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Withdrawing Stories After Acceptance (1 Viewer)

EternalGreen

Senior Member
I've run into a problem. I received an acceptance for a story, but it is a simultaneous submission. I have not signed a contract. I am being told the editors will "be in touch" with me in the coming weeks.

Should I withdraw my submission from all other publishers?

Will withdrawing an accepted story if I get a better offer irritate editors and burn bridges?
 

Theglasshouse

WF Veterans
If it were me. If I were paid 2 cents a word I would keep it where it is. You need credits, and that would make accepting your piece from a future market easier. I have a piece under consideration somewhere, and it hasn't been rejected in 80 days. I know the feeling of wanting higher payment for your work. Be careful. (it is also an anthology market) Of course it is my opinion. But I wanted to give it. I have no relevant experience with dealing with any editors on this matter since this hasn't become a problem yet for me.

I once crossed an editor by not answering their emails. At the time I didn't know I had dyslexia. He liked the story and recommended I workshop it on scribophile. That was over 5 years ago. I don't know if I burned a bridge, but now he edits an important magazine I have submitted to. I assume it's him since he has the same name which I never forgot. Because of all the feedback I wasn't sure I was going to overcome the dyslexia. That's a situation I dislike to be in.
 

Olly Buckle

Mentor
Patron
I would be very reluctant to piss off any publisher, you might want to do business with them in the future, and they might have friends in the business, you don't want to become known generally as a potential pain. If you withdraw gracefully they know on the one hand someone thinks you are publishable, also that you do the 'right thing'. There will be other stories, sticking to what you said and having already been published will bode well for them with everyone.
 

BornForBurning

Senior Member
I would take it, frankly. The way I see it is, they get back to you first, they get the story. I wouldn't play too conservatively. If you can write one publishable story, you can write another.
 

ScifiWriter

Senior Member
I would most certainly take the offer. The other publishers may never get back to you.
Get you book published and out there. Worry about a fatter paycheck with the second or third novel.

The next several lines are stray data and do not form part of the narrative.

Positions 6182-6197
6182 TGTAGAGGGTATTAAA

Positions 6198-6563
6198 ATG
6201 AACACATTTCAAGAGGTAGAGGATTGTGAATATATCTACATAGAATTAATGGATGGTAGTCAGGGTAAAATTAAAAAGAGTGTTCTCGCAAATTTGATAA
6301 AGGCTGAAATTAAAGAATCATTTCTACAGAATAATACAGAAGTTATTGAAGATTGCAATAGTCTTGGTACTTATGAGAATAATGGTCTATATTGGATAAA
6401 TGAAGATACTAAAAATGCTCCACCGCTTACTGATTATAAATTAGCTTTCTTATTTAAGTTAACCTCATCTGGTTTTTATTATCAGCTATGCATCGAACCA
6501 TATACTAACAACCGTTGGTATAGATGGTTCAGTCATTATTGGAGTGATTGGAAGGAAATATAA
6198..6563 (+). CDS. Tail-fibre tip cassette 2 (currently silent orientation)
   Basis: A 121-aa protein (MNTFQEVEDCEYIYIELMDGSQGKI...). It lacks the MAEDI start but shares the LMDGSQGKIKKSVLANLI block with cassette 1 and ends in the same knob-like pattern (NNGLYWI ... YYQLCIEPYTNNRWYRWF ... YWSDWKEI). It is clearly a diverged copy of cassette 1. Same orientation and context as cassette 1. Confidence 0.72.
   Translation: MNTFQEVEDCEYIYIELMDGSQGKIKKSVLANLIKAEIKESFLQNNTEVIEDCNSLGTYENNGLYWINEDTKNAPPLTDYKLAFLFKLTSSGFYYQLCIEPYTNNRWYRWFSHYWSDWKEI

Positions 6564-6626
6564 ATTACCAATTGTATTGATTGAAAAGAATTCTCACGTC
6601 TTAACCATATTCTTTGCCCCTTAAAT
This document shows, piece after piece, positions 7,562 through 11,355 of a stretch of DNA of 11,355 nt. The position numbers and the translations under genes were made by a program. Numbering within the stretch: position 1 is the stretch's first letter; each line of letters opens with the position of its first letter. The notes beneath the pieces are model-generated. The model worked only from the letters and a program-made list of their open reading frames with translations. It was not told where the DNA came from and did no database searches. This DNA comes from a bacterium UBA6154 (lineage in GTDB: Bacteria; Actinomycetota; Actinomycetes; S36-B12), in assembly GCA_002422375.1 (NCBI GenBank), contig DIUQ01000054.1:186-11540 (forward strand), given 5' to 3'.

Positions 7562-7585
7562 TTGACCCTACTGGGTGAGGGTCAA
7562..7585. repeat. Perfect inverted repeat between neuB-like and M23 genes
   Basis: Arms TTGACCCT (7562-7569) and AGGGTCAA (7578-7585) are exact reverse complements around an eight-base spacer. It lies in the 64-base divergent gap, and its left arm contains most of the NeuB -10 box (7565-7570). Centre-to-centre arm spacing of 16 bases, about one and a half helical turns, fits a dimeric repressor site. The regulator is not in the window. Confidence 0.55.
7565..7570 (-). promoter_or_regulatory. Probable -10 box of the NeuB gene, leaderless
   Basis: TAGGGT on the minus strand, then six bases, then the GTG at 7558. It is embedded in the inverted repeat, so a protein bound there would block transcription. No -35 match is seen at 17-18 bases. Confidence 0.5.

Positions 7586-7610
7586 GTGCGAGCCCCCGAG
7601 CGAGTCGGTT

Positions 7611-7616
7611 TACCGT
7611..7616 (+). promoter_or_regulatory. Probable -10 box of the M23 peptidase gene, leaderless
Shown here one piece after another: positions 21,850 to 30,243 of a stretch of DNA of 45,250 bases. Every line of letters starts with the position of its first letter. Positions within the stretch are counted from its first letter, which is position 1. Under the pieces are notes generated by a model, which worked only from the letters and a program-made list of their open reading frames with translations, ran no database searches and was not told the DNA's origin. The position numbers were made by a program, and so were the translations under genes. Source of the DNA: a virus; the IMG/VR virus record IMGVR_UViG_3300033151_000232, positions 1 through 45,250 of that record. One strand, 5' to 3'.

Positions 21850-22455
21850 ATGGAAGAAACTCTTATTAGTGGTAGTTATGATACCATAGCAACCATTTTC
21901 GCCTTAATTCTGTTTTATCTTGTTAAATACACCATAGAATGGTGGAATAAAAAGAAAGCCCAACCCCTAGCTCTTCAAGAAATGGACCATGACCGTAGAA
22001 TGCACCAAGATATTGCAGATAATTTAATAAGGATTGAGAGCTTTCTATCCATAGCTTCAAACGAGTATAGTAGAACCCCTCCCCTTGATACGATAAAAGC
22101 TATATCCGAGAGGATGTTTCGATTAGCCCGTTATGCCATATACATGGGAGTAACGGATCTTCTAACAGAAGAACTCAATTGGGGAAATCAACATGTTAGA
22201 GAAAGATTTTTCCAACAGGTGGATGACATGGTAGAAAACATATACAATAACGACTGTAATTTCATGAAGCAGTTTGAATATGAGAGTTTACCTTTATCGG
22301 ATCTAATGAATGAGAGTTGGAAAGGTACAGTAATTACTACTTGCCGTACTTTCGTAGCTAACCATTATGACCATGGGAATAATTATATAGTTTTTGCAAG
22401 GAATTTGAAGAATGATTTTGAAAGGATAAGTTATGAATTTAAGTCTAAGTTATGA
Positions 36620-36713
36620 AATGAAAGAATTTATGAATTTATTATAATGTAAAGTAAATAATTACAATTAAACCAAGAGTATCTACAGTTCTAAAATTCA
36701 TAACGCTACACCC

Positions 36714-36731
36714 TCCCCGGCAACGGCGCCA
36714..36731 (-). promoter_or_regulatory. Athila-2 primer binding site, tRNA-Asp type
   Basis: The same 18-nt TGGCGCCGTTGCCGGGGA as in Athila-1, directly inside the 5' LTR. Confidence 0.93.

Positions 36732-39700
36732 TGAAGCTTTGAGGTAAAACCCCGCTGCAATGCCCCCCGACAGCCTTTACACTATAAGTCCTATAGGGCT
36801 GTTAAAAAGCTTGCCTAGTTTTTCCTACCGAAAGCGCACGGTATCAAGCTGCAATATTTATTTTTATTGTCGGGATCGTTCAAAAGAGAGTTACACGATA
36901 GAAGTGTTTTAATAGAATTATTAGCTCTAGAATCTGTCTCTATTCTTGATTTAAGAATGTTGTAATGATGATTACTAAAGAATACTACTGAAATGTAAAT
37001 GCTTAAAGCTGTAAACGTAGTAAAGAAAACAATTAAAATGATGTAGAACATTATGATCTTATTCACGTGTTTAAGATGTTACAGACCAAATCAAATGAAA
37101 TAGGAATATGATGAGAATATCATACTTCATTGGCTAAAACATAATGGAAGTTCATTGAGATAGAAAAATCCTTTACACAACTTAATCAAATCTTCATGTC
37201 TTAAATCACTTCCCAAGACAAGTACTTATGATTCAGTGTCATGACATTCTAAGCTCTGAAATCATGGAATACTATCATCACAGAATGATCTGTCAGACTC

No one want a one-book wonder. Too much investment for too little return.
JMHO
 

Chris Miller

WF Veterans
I've had stories published (e.g., decomP) with no acceptance slip, which pisses me off. I do simultaneous subbing, even if the guidelines request otherwise. I'd say, at least send a retraction.
 

dale

Senior Member
as you didn't sign the contract? i don't see it as a "burning bridges" situation. maybe slightly rude. lol.
but let's face it. this business is filled with ruder people than you. i've withdrew after acceptance before.
i've actually withdrew at a much later stage in the process. the editor did a complete hatchet job on my story
and i refused to sign off on the edited version. they acted kind of shitty about it, but i didn't want my name on it
after they changed it. oh well. lol. shit happens. it got published elsewhere my way.
 

JJBuchholz

Senior Member
Wouldn't that violate a lot of contracts?

Not at all. Both times I have been published, their only stipulation was that they get to publish it first upon acceptance. Both times, I waited for about a week after each story was published, then put it up on my own website (in my WRITING section), while also providing a link to their websites (right to the published piece) on my front page.

-JJB
 

dale

Senior Member
Not at all. Both times I have been published, their only stipulation was that they get to publish it first upon acceptance. Both times, I waited for about a week after each story was published, then put it up on my own website (in my WRITING section), while also providing a link to their websites (right to the published piece) on my front page.

-JJB
i guess it does depend upon the contract. but for the fledgling writer? read the fucking contract. it could say 1 year. it could say 5 years.
or it could be a case like my first novel. i didn't really read or comprehend it. but i signed my rights to my first novel over for ETERNITY. lol.
pay attention to your paperwork, people. ok?
 

Cephus

Senior Member
Pick which one you want to go with and tell the other offers no thank you. Unless you signed something legally binding, you're under no obligation whatsoever.
 
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